In addition, for the primary investigation into the size/shape distribution of biosynthesized GNPs, the boxplot was used with five-number summaries, i.e., the smallest observation, the lower quartile and the upper quartile cutting off the lowest and highest 25% of the data, respectively, the median which is the middle value of the data and the sample maximum . The boxplot is based on robust statistics which are more resistant to the presence of outliers than the classical statistics based on the normal distribution . Hence, the data sets of the parameters could be described without any statistical assumption and the difference between data sets, if there are any, could be reflected directly.
During biosynthesis of GNPs, all of the ultimate reaction solutions possessed the characteristic red color, indicating generation of GNPs which was also validated by the UV–Vis–NIR characterizations (see supporting information). Such resulting GNPs were built upon Au(III) conversion, a redox reaction depending on the properties of the broths (as the reaction time, temperature and pressure were fixed). Accordingly, the relevancies between the conversion of Au(III) and each parameter, e.g., original pH value, the content of flavonoids, reducing sugars and proteins, as well as the anti-oxidant capability of the foliar broths should reflect the role of each parameter upon the biosynthesis of GNPs, as demonstrated in the following sections.
For the research where pH value was the center of attention , with choice of biomass and other conditions fixed, the pH value of the solution was controlled to be the predominating factor influencing the interaction between [AuCl4]− and the biomass. However, herein multiple other factors varying both in quantity and quality among individual plants might regulate the conversion in a pattern much stronger than that of the original pH values. Furthermore, the pH value in the former research was modified by the inorganic acid/alkali to extend from relatively strong acidic to weak or even to alkaline conditions. Nevertheless, the so-called original pH was the active acidity denoting the concentration of dissociated natural organic acids, and most of the foliar broths were weakly acidic with pH from ca. 4.1 to 7.6. Therefore, the effect of the original pH conditions on Au(III) conversion was not evident within the range.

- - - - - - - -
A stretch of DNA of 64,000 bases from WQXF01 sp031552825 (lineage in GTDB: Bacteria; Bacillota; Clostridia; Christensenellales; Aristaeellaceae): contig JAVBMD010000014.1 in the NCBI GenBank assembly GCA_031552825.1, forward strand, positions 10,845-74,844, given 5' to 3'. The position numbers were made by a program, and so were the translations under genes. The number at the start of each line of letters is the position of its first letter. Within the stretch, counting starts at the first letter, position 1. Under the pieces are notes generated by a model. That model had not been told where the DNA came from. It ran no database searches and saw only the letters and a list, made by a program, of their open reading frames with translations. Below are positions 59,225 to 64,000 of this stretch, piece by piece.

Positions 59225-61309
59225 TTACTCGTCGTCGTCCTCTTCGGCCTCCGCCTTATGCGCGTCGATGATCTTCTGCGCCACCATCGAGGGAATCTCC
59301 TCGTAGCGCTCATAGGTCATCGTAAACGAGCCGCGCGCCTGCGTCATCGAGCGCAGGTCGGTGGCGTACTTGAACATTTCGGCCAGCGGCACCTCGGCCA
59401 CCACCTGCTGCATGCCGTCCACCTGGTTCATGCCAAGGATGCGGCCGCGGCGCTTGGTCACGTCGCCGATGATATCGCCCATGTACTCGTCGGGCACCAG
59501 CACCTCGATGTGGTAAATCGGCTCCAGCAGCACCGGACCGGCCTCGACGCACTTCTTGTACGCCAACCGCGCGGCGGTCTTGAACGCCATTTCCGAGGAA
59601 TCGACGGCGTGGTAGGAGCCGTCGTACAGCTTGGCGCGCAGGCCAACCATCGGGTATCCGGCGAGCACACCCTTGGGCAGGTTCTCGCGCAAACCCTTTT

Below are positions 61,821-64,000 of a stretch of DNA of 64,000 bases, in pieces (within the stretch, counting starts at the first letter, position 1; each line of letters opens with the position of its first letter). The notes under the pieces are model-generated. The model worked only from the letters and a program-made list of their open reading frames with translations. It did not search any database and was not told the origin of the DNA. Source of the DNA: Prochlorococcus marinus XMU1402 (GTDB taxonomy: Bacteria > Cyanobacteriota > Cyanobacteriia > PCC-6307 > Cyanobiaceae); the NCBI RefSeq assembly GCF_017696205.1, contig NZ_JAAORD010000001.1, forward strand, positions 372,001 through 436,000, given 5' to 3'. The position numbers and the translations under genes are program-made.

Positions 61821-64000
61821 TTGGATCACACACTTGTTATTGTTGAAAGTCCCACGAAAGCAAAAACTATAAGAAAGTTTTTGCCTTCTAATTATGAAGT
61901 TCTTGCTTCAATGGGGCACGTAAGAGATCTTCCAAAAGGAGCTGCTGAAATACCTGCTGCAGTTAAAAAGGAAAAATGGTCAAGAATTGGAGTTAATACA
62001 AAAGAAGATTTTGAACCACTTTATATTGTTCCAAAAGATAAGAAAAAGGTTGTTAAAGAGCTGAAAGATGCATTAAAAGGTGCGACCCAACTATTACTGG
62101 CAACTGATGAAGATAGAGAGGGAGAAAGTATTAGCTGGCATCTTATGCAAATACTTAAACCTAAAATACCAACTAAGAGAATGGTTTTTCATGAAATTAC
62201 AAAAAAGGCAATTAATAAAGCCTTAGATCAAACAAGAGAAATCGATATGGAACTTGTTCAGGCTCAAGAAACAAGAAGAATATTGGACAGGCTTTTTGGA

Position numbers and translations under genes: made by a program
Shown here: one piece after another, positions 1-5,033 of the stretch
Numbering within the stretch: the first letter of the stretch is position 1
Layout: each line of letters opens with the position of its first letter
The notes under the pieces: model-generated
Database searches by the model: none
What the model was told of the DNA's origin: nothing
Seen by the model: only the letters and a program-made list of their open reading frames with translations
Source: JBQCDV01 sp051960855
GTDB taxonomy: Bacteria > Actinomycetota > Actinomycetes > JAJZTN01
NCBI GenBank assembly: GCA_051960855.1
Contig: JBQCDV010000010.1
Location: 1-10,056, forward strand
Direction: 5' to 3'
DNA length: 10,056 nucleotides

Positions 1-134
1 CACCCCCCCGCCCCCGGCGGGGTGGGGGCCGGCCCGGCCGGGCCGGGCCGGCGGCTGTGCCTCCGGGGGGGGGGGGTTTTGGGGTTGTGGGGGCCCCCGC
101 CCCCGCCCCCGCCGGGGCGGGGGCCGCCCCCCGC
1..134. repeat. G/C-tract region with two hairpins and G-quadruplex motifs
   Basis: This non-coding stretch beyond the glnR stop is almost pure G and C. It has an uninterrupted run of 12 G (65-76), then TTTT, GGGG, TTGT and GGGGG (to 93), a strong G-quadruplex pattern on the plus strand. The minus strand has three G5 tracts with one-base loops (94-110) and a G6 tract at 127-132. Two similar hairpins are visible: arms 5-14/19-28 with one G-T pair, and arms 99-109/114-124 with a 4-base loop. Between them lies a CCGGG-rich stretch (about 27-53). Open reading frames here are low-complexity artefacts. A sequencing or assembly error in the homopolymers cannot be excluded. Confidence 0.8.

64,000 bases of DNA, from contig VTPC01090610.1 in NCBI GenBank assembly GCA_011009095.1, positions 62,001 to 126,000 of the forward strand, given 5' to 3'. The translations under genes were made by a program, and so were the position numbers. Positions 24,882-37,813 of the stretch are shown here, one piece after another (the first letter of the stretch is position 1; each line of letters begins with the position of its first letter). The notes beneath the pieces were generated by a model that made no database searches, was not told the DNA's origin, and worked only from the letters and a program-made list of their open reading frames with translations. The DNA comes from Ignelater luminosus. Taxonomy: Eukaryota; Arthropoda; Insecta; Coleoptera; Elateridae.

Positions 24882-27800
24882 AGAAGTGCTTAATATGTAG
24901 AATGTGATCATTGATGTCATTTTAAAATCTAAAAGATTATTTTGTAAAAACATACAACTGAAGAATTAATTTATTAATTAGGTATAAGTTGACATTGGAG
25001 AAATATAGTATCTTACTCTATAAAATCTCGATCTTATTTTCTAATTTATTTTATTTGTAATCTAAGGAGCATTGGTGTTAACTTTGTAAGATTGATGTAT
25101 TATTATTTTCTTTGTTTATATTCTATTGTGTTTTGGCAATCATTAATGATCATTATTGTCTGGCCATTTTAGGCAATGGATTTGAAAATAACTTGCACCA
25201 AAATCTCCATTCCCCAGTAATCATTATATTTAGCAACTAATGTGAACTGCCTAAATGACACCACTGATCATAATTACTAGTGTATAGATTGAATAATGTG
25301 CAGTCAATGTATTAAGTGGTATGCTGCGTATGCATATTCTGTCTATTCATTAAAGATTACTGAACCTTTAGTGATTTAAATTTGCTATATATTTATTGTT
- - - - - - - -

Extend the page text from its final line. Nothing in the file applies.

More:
Accordingly, such a linear relationship of relative significance in the statistical perspective verifies flavonoids as, or among, the biocompounds responsible for reducing Au(III) into Au(0), supplementing the none-typical information regarding the flavonoids from the FTIR analysis . Besides, without exception, in this study foliar broths with relatively denser flavonoids presented higher Au(III) conversion, e.g., when flavonoids content was above 1.25 mg ml−1, the responding conversions were over 95%. Therefore, content of flavonoids of the plants, since which has already been both extensively and intensively investigated , could be an index for preliminary evaluations of the untapped plants in terms of biosynthesis of GNPs.
There were already precedents using purified reducing sugars to reduce metallic ions, which circumvented the complicacy encountered by those using foliar broths. For instance, Ag+ was reduced by glucose in the nanoscopic starch template , and the fructose was demonstrated to be the best-suited reducing agent over other sugars [27, 28]. These results involved with isolated reducing sugars on one hand supported the statistical result here introduced on the other hand guaranteed interaction between the two. For instances, information from the former such as the binding pattern , the stabilization [27, 28] regarding the biocompounds and the NPs might also be available to the present one where alike biocompounds interact and bind with the metal NPs.